Types of kidney diseases

Your kidneys are vital organs that filter fluid and waste out of your blood, and you cannot live without them. Diseases that lower your kidney's ability to clean your blood can affect only the kidneys, or harm other parts of your body too. These health conditions can cause chronic kidney disease or kidney failure.

Chronic Kidney Disease

Chronic kidney disease (CKD) is when lasting damage to your kidneys causes them to lose their ability to filter waste and fluid out of your blood. Waste can build up in your body and harm your health. This damage–and your kidney function–can get worse over time, and when your kidneys stop working completely, this is called kidney failure or end-stage renal disease.

Polycystic Kidney Disease

Polycystic kidney disease (PKD) is a genetic (runs in families) disorder that causes cysts (growths filled with fluid) to form on your kidneys and other organs. These cysts can lower your kidney's ability to filter fluid and waste from your blood. Over time, PKD can cause kidney failure. There is no cure for PKD, but treatments can slow the growth of the cysts and prevent PKD symptoms from causing health problems.

APOL1-Mediated Kidney Disease

Learn about a genetic variation in the APOL1 gene which can increase the chance of kidney disease among people who have Western and Central African ancestry, this can include people who identify as Black, African American, Afro-Caribbean, and/or Latina/Latino. 

Lupus nephritis

Lupus is an autoimmune disease. Autoimmune diseases cause your immune system to attack your healthy cells. Lupus can affect many parts of the body. When your immune system attacks your kidneys, it is called lupus nephritis.

Glomerulonephritis (Glomerular Disease)

Your kidneys contain more than a million glomeruli (gluh-MER-you-lie), which are tiny filters that remove waste and fluid from your blood. If anything damages your glomeruli, which is called glomerulonephritis (gluh-mer-you-low-ne-FRY-tis), they cannot do this job as well. If not treated, glomerulonephritis can lead to serious kidney problems, including kidney failure.

IgA nephropathy

IgA nephropathy is a rare disease that causes kidney damage when your own immune system produces antibodies in your kidneys. This then triggers harmful inflammation in your kidneys. Inflammation is the body's natural response to injury and infection. This process lowers your kidneys' ability to filter waste and fluid from your blood. There is no cure for IgA nephropathy, but treatments can slow the damage to your kidneys.


Cystinosis is a rare disorder that allows a natural chemical called cystine to build up in your body and cause health problems. Kidney damage from cystinosis can cause kidney failure. People with cystinosis must take medicine to lower their cystine levels and may need a kidney transplant. Cystinosis is genetic (runs in families) and is most often diagnosed in young babies.

Complement 3 glomerulopathy (C3G)

C3 glomerulopathy (glo-mer-u-lop-a-thy) is a disease that affects how well your kidneys work. It causes damage to structures in the kidneys called glomeruli (glo-mer-yuh-lahy) Glomeruli help the kidneys filter toxins out of your blood.

aHUS (atypical hemolytic uremic syndrome)

aHUS (atypical hemolytic uremic syndrome) is a very rare genetic disease that causes tiny blood clots to form in your blood vessels, blocking blood flow to important organs. aHUS can cause kidney failure, heart disease and other serious health problems. While there is no known cure for aHUS, it can be treated.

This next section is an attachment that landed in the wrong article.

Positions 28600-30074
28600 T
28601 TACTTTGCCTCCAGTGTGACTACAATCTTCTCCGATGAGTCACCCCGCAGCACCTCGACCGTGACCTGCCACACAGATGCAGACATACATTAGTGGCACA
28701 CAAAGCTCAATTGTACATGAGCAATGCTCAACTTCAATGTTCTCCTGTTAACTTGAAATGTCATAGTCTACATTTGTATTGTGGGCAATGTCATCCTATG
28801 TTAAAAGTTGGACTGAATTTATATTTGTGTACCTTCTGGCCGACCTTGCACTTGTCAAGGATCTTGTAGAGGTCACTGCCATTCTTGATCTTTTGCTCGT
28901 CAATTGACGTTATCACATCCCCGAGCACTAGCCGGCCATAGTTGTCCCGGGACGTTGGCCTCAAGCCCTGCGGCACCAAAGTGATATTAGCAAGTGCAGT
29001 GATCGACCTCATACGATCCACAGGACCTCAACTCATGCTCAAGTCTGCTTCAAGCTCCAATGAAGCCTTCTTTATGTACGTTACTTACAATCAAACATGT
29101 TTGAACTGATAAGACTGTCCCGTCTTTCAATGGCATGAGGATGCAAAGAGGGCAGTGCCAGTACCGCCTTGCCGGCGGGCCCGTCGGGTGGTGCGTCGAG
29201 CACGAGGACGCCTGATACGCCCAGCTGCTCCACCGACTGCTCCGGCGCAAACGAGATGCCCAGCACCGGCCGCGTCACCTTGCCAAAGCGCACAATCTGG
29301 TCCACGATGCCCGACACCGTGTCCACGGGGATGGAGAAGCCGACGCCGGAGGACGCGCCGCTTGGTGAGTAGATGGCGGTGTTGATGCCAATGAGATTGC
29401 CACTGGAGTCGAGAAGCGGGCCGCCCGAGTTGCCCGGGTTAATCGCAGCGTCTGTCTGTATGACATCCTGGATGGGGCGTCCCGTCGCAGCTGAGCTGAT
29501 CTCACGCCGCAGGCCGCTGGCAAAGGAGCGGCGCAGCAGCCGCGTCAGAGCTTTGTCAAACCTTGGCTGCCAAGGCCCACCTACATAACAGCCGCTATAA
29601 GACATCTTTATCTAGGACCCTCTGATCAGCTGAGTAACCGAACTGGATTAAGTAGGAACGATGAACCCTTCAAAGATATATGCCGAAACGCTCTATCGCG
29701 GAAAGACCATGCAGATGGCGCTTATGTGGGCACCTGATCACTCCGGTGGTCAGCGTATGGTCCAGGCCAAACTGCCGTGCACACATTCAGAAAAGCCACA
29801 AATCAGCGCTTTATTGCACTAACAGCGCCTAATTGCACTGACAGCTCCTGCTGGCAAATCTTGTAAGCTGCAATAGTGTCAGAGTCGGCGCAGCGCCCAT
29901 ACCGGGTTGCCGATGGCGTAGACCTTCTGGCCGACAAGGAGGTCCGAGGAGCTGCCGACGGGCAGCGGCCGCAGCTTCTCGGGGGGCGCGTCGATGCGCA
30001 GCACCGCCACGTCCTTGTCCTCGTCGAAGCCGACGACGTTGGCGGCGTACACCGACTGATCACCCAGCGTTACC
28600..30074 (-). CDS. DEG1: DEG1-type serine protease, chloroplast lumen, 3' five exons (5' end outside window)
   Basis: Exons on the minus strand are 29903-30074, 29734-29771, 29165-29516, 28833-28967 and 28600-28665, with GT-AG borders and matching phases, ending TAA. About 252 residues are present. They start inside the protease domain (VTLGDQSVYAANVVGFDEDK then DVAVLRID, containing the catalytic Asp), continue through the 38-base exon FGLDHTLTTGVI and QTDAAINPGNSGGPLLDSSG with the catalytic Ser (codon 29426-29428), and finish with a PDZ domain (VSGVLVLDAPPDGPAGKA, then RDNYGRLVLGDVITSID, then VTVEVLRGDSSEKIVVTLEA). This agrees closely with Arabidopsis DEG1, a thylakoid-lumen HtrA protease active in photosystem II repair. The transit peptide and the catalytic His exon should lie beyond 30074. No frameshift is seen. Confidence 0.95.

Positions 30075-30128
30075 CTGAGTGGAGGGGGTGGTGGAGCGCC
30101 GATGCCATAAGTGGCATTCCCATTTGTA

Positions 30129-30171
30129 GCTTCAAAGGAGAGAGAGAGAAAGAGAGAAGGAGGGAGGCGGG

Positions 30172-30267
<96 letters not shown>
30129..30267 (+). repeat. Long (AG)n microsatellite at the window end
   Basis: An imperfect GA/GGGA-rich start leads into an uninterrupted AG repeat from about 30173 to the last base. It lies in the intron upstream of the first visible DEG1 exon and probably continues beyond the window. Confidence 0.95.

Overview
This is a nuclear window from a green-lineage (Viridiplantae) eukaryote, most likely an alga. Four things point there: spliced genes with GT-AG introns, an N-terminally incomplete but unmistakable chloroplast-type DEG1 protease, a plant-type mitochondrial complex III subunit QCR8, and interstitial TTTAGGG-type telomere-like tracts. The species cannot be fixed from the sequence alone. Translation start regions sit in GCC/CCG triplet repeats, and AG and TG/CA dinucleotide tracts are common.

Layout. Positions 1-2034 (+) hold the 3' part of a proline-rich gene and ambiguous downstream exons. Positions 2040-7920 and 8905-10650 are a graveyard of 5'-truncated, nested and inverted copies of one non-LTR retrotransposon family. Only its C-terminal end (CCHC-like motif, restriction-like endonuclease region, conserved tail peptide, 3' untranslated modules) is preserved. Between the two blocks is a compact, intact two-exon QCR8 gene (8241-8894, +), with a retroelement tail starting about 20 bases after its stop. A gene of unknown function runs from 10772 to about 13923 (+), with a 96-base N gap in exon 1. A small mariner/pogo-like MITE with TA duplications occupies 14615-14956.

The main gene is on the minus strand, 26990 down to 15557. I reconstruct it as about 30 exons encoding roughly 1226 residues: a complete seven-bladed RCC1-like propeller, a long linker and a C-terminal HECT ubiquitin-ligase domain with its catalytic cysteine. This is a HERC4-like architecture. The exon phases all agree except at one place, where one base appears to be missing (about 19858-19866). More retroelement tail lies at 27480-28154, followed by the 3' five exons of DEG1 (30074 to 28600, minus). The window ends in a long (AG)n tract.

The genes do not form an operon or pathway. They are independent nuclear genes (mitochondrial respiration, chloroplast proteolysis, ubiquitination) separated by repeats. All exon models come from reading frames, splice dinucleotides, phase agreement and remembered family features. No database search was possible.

Focal segmental glomerulosclerosis (FSGS)

Focal segmental glomerulosclerosis (FSGS) is a rare type of kidney disease that causes scarring in the filters of the kidneys. FSGS can make it hard for your kidneys to filter waste, which can lead to kidney failure, also called end-stage renal disease (ESRD) or end-stage kidney disease (ESKD).

Interstitial nephritis

Interstitial nephritis is a kidney disease that lowers your kidneys' ability to clean your blood and make urine (pee). Usually it is caused by a reaction to a medicine you take and stopping that medicine solves the problem.

Fabry disease

Fabry disease is a rare genetic disorder that can be passed down from parent to child. It runs in families, so several members of the same family often have it. Current estimates report that Fabry disease is found in roughly 1 in 40,000 males and 1 in 20,000 females.

Granulomatosis with polyangiitis (GPA)

Granulomatosis with polyangiitis is a rare disease of the blood vessels that can damage your lungs, kidneys and other parts of your body by lowering the amount of blood that can flow to them. It can get worse quickly and it is important to treat it early to prevent permanent organ damage, such as kidney failure.

Cardiovascular-kidney-metabolic (CKM) syndrome

Learn about cardiovascular-kidney-metabolic (CKM) syndrome, its risk factors and the connection between heart disease, kidney disease, Type 2 diabetes and obesity.

Primary hyperoxaluria and oxalate

Primary hyperoxaluria (pronounced preye-merr-ee heye-per-oxal-yur-ee-a) is a rare liver disease. The liver is an organ that converts everything you eat or drink into nutrients and gets rid of toxins. With primary hyperoxaluria, your liver does not make enough of a certain protein to prevent oxalate (a natural chemical in your body) from building up in your body. Oxalate builds up in the kidneys and causes kidney stones and kidney damage.

Minimal change disease

Minimal change disease (MCD) is a condition that damages the tiny blood vessels in your kidneys, which can affect how well your kidneys work. It is more common in children than in adults. Doctors can manage or cure MCD with the right treatment.

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